Our Opinion: Georgia Schools Should Help Undocumented Students

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Three weeks ago, many said Emory’s decision to offer financial aid to undocumented students made it “an ethical leader in the South.” That wasn’t enough to convince Georgia’s Board of Regents, whose spokesperson told the Atlanta Journal-Constitution that Emory’s announcement would have no impact on their policy.

It is not only morally wrong but economically senseless to not follow Emory’s lead.

Georgia, along with seven other states, wrote a bill this year to offer in-state aid to undocumented students who are exempt from deportation under the federal policy Deferred Action for Childhood Arrivals (DACA), which would revoke the Board’s current policy. The policy also states that these students can only apply to Georgia colleges after they choose the regular applicant pool. Students without legal status can currently pay in-state tuition in 21 states.

The Georgia Senate’s Bill 44, however, never left committee before the Senate’s session ended last week, the AJC reported.

First, on a moral level, we at the Wheel find the Board’s decision appalling, as it punishes a group of young people — who are American in every figurative sense except the legal one — for a decision that was beyond their control: to immigrate to the United States. Many of these students did make the decision, however, to push themselves to achieve the grades, test scores and other qualifications to make them eligible for their state’s top public colleges in every way but one — their citizenship.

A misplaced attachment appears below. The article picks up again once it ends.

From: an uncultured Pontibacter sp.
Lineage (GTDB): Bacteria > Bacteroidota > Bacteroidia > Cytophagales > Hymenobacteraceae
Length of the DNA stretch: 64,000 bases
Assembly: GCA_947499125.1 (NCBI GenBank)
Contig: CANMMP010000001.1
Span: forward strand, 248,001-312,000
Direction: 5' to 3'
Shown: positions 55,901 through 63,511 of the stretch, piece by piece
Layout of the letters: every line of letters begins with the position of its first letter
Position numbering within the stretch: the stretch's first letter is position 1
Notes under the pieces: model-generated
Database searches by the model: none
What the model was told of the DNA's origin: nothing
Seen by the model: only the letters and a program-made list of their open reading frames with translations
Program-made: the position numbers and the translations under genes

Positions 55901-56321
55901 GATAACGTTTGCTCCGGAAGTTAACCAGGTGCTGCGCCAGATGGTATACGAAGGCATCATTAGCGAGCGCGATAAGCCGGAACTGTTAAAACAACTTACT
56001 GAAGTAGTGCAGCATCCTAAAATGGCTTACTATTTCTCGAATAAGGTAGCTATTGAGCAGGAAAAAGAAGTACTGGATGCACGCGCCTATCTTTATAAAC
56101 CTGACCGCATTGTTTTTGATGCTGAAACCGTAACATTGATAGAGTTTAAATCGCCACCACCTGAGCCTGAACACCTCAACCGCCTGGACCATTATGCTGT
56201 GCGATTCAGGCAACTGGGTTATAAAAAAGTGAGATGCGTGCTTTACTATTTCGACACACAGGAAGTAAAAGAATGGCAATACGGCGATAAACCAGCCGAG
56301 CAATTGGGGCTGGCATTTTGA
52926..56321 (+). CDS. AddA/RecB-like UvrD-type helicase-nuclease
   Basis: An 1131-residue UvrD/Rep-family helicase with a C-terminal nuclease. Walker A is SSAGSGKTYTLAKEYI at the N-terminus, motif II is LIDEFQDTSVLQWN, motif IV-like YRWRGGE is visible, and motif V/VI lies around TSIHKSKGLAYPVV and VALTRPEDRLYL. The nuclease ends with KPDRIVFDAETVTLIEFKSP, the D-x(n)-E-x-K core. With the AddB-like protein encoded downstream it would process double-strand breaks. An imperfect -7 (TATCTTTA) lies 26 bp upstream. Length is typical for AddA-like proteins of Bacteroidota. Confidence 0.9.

The state supports their education and their chance to prove themselves academically from kindergarden through high school, but stops there, denying many of them the true ticket to a better future.

We acknowledge there may be political counterarguments to our stance. Offering lower tuition to immigrants without legal status might cross the line for many. However, the governor of Georgia appoints the Board members, and so its members are not liable to obey such voters, nor should they have any ideological reason to conform to such xenophobia. On top of that, it appears that the Board rests somewhere above the people’s opinion. The AJC reported that a group of 39 DACA qualifiers tried to sue the Board for its policy, but sovereign immunity shielded the Board from such litigation.

Morality aside, the bill makes economic sense. If the Board cites financial resources as a reason not to follow Emory’s lead, we believe it to be seriously mistaken. On a national scale, immigrants are the backbone of our economy, and the state of Georgia is no exception. How can we bolster this trend? By allowing those immigrants to attain a degree with a lower tuition that encourages them to remain in Georgia, attain a job in their state and contribute to the economy.

We may appear to be preaching from Emory’s ivory tower of acceptance, so to speak, but we do not hesitate to condemn what we see as ethically unsound and pragmatically senseless. The Board has instituted a glass ceiling for undocumented students, and we at the Wheel demand that they shatter it.

The above staff editorial represents the majority opinion of the Wheel‘s editorial board.